While many health providers are aware of the risks under HIPAA, they don’t’ realize that breaching CMIA’s data laws may be even riskier.  Under CMIA any private party can bring a lawsuit claiming monetary damages. However, under HIPAA investigations are carried out by the government.

CMIA strictly prohibits the disclosure of medical information, without prior approval of the patient.  A violation is considered so serious that if your medical records are compromised, you are entitled to $1,000 even if the disclosure does not adversely affect you in any way.

In the case of Sutter Health v. Superior Court (227 Cal.App.4th 1546 (July 21, 2014)), a class action suit was brought against Sutter Health Medical based on their violation CMIA. This arose because of the theft of Sutter Health’s desktop computer, which held medical records belonging to about 40mil patients. Although there was no evidence that the medical records were actually viewed by unauthorized persons, the suit was filed by a party of interest, alleging breach of confidentiality.

Although the Appeals Court held that Sutter Health should not be held accountable, the argument regarding strict liability has not been settled. This case underscores the reason why health care providers should be as concerned about CMIA, as they are about HIPAA. It is therefore vital that health data compliance policies are appropriately administered. Contact Nelson Hardiman, LLP, Los Angeles at 310-203-2800 for more information.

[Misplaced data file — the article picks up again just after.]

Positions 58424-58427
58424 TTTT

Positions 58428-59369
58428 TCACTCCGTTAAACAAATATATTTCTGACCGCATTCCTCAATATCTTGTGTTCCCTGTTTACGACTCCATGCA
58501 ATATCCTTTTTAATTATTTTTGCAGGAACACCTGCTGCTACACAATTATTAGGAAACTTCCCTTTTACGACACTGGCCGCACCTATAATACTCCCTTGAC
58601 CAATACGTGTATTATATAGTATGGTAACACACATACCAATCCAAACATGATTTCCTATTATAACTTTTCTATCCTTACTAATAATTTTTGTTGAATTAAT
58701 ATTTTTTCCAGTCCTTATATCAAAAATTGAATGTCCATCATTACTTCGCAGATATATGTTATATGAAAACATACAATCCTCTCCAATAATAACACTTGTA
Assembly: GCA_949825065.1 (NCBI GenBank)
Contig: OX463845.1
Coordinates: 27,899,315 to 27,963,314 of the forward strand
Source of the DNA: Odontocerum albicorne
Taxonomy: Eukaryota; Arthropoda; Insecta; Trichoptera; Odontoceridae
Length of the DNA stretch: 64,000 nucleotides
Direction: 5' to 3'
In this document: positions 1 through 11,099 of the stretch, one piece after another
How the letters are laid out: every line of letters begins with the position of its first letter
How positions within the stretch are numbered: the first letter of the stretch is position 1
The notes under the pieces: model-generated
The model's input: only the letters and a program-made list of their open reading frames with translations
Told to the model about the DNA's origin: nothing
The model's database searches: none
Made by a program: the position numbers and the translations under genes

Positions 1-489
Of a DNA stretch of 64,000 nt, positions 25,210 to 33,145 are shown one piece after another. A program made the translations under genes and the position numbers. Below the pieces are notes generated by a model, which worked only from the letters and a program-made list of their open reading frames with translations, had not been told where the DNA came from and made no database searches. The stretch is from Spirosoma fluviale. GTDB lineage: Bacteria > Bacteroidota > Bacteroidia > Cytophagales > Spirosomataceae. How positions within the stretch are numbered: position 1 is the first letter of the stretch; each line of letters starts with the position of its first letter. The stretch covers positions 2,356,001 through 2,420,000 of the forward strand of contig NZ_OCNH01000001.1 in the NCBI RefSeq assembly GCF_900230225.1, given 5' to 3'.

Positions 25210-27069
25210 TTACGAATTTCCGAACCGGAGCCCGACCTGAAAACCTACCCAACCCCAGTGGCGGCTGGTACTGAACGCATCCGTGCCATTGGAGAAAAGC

Legal nuances private practice physicians should be aware of

Under the federal health care programs, certain types of referrals are not allowed. The self-referral prohibitions were put in place to prevent physicians or their immediate families, from benefiting from certain transactions. These are some of the legal nuances or distinctions that private practice physicians should be aware of, if they are to operate effectively, and remain complaint.

Although specific referrals are expressly prohibited under the federal Stark Law, ‘safe harbors’ do exist that would allow exceptions. However, most health practitioners are often confused about these provisions. The situation is often compounded when there are also state laws regulating self-referrals. This is the case in California with the Speier Act.

In-Office Ancillary Services
Exceptions to the state and federal compensation relationships exist under the ‘in-office Ancillary Services’ (IOAS). IOAS does provide some protection under the law, but again there are legal nuances that private practice physicians should be aware of.